Danika Brysha had struggled with self-esteem and an unhealthy relationship with food for most of her life.
“I’ve been dieting since I was a kid,” the curvy model, 29, tells PEOPLE. “When I was 14, I was going to Weight Watchers. When I was 16, I was doing Atkins. I was always a bigger kid, and all the people in the magazines that I saw were size 0, size 2, and that was what was considered beautiful.”
Brysha aspired to be a model herself, and felt that she needed to lose weight to get there. After she was unable to continue to lose weight by sticking to the Atkins diet, she resorted to binging and purging to get her weight down.
“When I was on Atkins, I ended up losing 45 lbs., and I remember seeing how different people were treating me and being blown away over this power that I felt over my body,” she says. “Then the weight started creeping back on, and I had to find other ways to manage that, and that’s when I started throwing up.”
The body positive activist recalls winning the title of homecoming queen after a particularly bad binge-and-purge.
“In high school I was class president, I was a cheerleader, I was all these things, and then behind the scenes I was so miserable and so insecure,” she says.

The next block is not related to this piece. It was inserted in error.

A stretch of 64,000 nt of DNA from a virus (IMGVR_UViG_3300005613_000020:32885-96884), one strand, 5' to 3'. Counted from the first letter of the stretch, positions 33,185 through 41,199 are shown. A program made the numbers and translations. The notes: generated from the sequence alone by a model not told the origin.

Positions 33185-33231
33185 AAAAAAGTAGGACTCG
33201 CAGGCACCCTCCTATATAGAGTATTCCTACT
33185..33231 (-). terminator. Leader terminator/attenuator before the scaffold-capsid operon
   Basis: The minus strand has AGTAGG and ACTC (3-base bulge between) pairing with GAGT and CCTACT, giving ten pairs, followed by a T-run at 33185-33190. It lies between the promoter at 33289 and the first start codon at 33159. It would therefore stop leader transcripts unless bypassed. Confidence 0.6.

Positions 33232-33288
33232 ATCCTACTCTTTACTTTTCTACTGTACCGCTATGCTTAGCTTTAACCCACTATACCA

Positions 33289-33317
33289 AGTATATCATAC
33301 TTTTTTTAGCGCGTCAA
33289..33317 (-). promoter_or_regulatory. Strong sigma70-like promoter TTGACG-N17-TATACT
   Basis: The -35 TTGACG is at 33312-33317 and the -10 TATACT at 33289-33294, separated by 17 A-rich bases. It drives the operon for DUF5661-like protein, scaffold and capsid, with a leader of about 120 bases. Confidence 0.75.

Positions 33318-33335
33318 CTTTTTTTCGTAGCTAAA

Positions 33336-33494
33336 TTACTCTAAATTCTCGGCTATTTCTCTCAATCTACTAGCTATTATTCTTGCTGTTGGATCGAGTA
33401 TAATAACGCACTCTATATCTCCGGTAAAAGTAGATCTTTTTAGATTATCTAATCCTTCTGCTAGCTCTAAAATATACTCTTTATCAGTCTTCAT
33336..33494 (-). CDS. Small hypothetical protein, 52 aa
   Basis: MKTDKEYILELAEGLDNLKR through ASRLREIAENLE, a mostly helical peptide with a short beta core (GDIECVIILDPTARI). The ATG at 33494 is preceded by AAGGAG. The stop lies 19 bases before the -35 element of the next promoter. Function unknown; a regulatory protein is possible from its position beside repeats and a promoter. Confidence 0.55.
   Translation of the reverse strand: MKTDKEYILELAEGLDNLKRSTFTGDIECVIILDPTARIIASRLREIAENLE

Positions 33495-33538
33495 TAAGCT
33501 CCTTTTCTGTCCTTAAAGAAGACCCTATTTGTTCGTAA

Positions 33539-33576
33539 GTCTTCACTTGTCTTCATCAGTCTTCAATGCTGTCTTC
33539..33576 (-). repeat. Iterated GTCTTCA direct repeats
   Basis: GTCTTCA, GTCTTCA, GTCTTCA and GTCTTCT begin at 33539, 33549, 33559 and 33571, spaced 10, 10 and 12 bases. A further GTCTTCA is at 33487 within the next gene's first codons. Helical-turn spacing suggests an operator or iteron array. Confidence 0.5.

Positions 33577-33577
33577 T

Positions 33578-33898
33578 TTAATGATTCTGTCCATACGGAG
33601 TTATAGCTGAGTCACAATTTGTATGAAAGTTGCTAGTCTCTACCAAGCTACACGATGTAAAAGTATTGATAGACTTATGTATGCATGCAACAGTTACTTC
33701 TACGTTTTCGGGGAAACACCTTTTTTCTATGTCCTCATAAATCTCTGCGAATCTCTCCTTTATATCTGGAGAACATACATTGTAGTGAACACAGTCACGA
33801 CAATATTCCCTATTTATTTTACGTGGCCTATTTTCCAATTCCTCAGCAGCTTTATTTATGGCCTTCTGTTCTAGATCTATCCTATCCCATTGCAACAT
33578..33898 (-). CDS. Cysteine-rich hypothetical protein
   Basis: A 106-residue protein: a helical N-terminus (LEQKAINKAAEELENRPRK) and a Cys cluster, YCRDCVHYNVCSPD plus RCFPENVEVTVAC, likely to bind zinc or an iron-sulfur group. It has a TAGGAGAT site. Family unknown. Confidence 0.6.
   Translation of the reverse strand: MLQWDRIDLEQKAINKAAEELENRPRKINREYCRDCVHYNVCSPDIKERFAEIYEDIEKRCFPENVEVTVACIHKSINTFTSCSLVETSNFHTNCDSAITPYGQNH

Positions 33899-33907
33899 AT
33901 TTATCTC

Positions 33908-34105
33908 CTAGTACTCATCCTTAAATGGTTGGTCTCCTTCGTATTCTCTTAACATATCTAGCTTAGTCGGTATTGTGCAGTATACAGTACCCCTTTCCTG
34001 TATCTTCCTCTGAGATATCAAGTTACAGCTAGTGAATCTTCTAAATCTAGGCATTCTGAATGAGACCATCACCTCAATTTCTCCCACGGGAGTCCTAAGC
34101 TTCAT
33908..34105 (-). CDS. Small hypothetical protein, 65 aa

Brysha continued her disordered eating through college, and finally reached a breaking point.
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“After I graduated college, I was so exhausted from dieting,” she says. “I looked at how much energy I had spent trying to manipulate food and my body. I made a commitment to relax and let myself settle at my natural size, and I ended up at a size 12/14.”
It was when she finally allowed her body to be the size it was meant to be that she was scouted to be a model while working in L.A. as a production assistant.
“I was at the bank, and this couple approached me and asked me if I ever thought about plus-size modeling,” she says. “I hadn’t really realized that was a thing. When I finally stopped trying to be something I wasn’t, that dream that I’d always had to be a model came true, and I didn’t have to hurt myself.”
Brysha signed with a modeling agency, and landed campaigns with Forever 21, Target and Kohl’s. She credits modeling with helping her finally feel good about her body for the first time.
“Being a plus-size model actually really helped me with my body image,” she says. “It was the first time I felt, ‘I’m beautiful, and they want me exactly as I naturally am.’ I had an a-ha moment of being like, ‘I’m not fat!’ ”
Brysha — who now has a positive relationship with food and even started her own healthy meal delivery service, Model Meals — believes the expansion of the modeling industry to include women of diverse sizes has also played a large role in her body acceptance, and hopes she can be a role model for young girls who may be struggling with body issues of their own.
“I’m not perfect, and we all have our body stuff, but I think the industry has helped me by showing me so many gorgeous, curvy women and acknowledging them as beautiful, and allowing me to be that girl that I didn’t see growing up,” she says. “Now I have that opportunity to be that woman that a young girl can identify with over someone who may be smaller, and so she can say, ‘Oh, I’m beautiful too.’ “